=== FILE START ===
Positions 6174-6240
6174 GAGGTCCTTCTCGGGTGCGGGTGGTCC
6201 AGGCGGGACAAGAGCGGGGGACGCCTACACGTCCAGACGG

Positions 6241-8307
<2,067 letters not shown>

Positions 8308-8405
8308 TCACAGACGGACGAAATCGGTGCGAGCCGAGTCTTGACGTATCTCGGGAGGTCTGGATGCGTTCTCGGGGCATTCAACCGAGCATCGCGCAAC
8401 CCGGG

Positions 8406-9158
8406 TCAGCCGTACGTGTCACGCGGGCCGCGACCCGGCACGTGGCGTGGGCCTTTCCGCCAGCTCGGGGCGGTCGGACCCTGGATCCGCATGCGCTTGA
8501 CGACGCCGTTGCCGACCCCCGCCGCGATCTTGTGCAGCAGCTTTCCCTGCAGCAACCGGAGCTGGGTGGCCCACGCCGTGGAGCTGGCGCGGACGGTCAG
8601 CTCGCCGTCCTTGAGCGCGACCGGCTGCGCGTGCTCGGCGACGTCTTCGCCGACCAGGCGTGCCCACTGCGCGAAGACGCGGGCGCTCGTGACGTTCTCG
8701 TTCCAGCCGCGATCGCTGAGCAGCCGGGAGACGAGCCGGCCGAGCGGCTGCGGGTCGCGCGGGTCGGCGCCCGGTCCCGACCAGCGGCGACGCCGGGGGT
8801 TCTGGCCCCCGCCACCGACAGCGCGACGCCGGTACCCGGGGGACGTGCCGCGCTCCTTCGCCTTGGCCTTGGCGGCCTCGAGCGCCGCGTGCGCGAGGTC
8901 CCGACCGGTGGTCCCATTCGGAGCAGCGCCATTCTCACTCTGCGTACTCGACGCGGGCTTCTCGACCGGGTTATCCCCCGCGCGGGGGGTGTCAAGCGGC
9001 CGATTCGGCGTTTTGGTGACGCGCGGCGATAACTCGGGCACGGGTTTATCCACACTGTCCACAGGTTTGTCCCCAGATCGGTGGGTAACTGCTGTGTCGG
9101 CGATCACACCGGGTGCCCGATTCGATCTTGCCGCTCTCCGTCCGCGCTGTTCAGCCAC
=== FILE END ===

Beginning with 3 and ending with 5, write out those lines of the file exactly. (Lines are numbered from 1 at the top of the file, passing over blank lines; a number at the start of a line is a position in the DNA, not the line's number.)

6201 AGGCGGGACAAGAGCGGGGGACGCCTACACGTCCAGACGG

Positions 6241-8307
<2,067 letters not shown>